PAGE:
I have been reminiscing about my trip to Istanbul a lot lately and as I picked through my thousands of photos, I ran across a few I took at a restaurant we visited tucked behind the Grand Bazaar. The only reason we found out about it was because we made friends with a local shop-owner who gave us the name and after running around the maze which is the Grand Bazaar we finally found our way to it. It’s called Gel Cor Kebap Salon and you will not find it unless you ask the locals. It’s one of those ‘hole in the wall’ type places but by all means it is not a ‘hole in the wall’. It’s just one of those amazing place that only the locals eat at. And while it has been a while since I ate there, I will let the photos do the talking for me.
Our last stop this summer in Europe was Istanbul. We started at the tip of the continent in Portugal and ended in Turkey where Europe meets Asia.
Istanbul. You have won my heart. Your beauty, charm, history and friendly welcoming people. A first trip to Istanbul, I was not sure what to expect. Where to stay. What to see and eat. We ended up staying in the Sirkegi district at the Neorion Hotel, neighboring the historical Sultanahmet district where most of the historical sites are situated. The hotel is constantly rated No. 1 hotel in Istanbul by TripAdvisor, which also awarded it the Travelers’ Choice® 2013 Award: one of the top 25 hotels in Turkey, and one of the top 25 hotels in the entire world! Based on these great reviews we had to stay at the Neorion hotel and experience the greatness for ourselves.
Upon arriving through the mazed streets of the neighborhood I really was not sure what to expect. An unassuming street with a more unassuming outside appearance. Once we walked inside all worries were put to rest.
Neorion hotel is located in the heart of Istanbul’s history, culture, food and nightlife. Only minutes walk from the Topkapi palace, the Grand Bazaar, the Spice Market and everything else that you want to see in a short stay.
Rooms & Decor:
The hotel, opened in 2011, was conceived and designed to honor and reflect all of the cultures that have enriched the city and its empires.The rooms are spotlessly clean each room decorated with a large colorful historical painting of Istanbul. A welcome letter from the owners and a gift were waiting for us. The rooms were quiet even though they were facing the front street.
The complimentary breakfast was a combination of eastern and western options. A wall of honeycomb slowly drizzling down is a hit with hotel guests.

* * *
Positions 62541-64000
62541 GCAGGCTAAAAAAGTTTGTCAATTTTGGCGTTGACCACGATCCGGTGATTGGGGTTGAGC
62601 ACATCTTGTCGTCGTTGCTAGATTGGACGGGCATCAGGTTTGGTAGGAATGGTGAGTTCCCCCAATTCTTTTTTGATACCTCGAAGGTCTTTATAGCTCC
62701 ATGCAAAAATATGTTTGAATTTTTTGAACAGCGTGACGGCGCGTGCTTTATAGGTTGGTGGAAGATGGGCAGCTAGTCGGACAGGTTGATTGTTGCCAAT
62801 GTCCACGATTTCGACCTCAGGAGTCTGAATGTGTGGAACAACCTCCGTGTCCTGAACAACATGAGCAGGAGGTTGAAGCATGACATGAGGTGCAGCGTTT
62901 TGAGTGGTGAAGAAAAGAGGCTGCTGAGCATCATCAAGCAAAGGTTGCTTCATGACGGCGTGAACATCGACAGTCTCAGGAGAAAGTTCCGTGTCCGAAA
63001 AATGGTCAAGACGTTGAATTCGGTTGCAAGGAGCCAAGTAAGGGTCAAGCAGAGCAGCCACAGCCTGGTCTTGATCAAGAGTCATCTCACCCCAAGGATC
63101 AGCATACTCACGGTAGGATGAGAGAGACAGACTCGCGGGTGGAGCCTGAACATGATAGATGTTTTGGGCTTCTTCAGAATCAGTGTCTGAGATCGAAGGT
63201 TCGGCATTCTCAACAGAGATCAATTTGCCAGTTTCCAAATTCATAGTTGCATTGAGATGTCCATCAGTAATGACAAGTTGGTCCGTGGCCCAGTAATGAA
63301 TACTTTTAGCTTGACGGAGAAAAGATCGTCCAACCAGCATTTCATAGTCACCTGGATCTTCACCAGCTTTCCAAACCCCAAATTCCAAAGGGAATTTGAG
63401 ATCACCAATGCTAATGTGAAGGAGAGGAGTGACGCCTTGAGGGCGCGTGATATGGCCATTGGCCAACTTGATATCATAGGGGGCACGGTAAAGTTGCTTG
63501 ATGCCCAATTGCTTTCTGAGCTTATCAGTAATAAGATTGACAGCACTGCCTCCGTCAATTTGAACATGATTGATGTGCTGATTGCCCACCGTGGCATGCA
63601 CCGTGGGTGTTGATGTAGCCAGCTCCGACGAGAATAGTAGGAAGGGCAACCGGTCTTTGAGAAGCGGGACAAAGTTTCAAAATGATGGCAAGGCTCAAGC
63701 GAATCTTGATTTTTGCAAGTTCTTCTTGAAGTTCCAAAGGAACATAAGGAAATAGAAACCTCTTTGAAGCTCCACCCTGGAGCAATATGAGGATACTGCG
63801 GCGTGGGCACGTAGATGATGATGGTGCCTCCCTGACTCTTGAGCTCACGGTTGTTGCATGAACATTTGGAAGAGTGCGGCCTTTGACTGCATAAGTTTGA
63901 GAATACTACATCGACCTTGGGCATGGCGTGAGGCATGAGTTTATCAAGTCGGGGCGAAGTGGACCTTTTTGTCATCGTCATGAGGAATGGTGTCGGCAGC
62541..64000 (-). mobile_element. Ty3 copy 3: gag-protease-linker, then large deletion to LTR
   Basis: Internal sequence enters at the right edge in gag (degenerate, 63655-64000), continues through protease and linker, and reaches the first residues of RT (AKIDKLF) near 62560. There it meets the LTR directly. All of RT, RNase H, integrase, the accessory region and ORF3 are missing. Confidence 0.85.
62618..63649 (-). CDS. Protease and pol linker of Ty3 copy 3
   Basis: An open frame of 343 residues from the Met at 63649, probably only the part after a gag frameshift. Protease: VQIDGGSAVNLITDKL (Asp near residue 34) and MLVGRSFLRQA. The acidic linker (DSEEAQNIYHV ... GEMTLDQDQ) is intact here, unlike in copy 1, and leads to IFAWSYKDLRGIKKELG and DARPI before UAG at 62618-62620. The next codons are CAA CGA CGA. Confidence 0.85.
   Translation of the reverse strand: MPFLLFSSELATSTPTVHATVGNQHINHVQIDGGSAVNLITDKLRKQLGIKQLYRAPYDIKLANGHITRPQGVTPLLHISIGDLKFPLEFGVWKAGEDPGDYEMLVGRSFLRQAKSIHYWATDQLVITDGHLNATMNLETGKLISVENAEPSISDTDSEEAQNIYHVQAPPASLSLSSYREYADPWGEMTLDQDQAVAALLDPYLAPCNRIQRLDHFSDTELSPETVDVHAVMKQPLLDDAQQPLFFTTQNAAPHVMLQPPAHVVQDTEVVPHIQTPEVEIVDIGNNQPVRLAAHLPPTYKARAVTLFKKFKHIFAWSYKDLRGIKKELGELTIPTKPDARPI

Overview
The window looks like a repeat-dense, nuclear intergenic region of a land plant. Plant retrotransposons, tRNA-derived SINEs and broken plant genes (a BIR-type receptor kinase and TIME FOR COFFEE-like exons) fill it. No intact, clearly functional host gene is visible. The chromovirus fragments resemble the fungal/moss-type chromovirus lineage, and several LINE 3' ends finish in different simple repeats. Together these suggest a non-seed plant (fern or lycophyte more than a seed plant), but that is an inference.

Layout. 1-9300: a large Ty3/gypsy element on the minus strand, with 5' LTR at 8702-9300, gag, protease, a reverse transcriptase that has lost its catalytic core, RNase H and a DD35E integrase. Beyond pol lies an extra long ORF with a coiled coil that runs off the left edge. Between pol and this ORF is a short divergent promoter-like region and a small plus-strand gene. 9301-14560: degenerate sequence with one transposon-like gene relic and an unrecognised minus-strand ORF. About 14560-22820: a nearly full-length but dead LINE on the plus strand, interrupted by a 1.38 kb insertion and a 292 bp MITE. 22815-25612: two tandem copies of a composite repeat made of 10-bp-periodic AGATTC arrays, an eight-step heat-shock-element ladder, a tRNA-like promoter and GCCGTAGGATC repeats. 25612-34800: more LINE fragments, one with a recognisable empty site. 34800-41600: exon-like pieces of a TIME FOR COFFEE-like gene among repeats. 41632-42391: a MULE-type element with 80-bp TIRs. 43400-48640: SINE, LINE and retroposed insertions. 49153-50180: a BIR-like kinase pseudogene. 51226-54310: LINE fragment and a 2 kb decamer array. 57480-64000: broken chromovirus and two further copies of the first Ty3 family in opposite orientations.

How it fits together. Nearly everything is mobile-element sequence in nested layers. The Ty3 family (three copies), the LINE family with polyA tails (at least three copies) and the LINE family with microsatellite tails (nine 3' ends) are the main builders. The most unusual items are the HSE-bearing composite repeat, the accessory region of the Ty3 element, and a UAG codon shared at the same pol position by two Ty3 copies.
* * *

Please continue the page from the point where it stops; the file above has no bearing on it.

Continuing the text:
Landing in Istanbul and walking through the airport was quite a dramatic change from the rest of our European destinations. The mix of cultures, religions, languages and history was evident as early as the customs line up where women covered in the Islamic hijab stood in line next to girls in short skirts. I was already in awe and felt envious. In my motherland of Iran, such freedoms are not granted and it surprised me to see how harmonious the blend of individual choices and freedoms can be in a predominantly muslim country.
The taxi ride to the Neorion Hotel was like no other. While most airports are in a dreadful neighborhood outside of town where getting to the center requires looking out at the freeway and other not so pretty scenes, the ride to the center of Istanbul was the most breathtaking airport ride of my life. We were driven right next to the Marmara, with a view onto the Bosphorus. I was surprised by the overwhelming green space and lush gardens that covered most of Istanbul. It was love at first sight. And while my love for Paris will never be replaced Istanbul rose quickly to the top as my favorite destination. Maybe it was the melancholic reminder of memories of my childhood in Iran and the similarities or maybe it was the history, the people and beauty of Istanbul that made me fall in love. I’m still not sure. All I know is I have never been so sad to leave a city behind. I am left wanting more and planning my next destination to Turkey.
Of all the amazing things that Istanbul had to offer, the hospitality, generosity and warmth of the Turkish people was what left the biggest mark on us. This post is dedicated to the Turkish people and features mostly photos of the generous people of Istanbul. From the fig stand man from whom I wanted to purchase one fig from, who gave me 3 for free and insisted on not accepting my money because he only sold by the kilo to our hotel manager who personally rode the train with the Count to the other side of town late one night to pick up medication. And so the stories and myths of turkish rip-offs all turned out to be just that: myths and tales from an angry tourists past.
Istanbul, a universal beauty where poet and archeologist, diplomat and merchant, princess and sailor, northerner and westerner screams with same admiration. The whole world thinks that this city is the most beautiful place on earth.
Edmondo De Amicis
Rouge also includes a store downstairs to bring some bottles home as well as, as the friendly waiter told me, live jazz music once a week at their restaurant.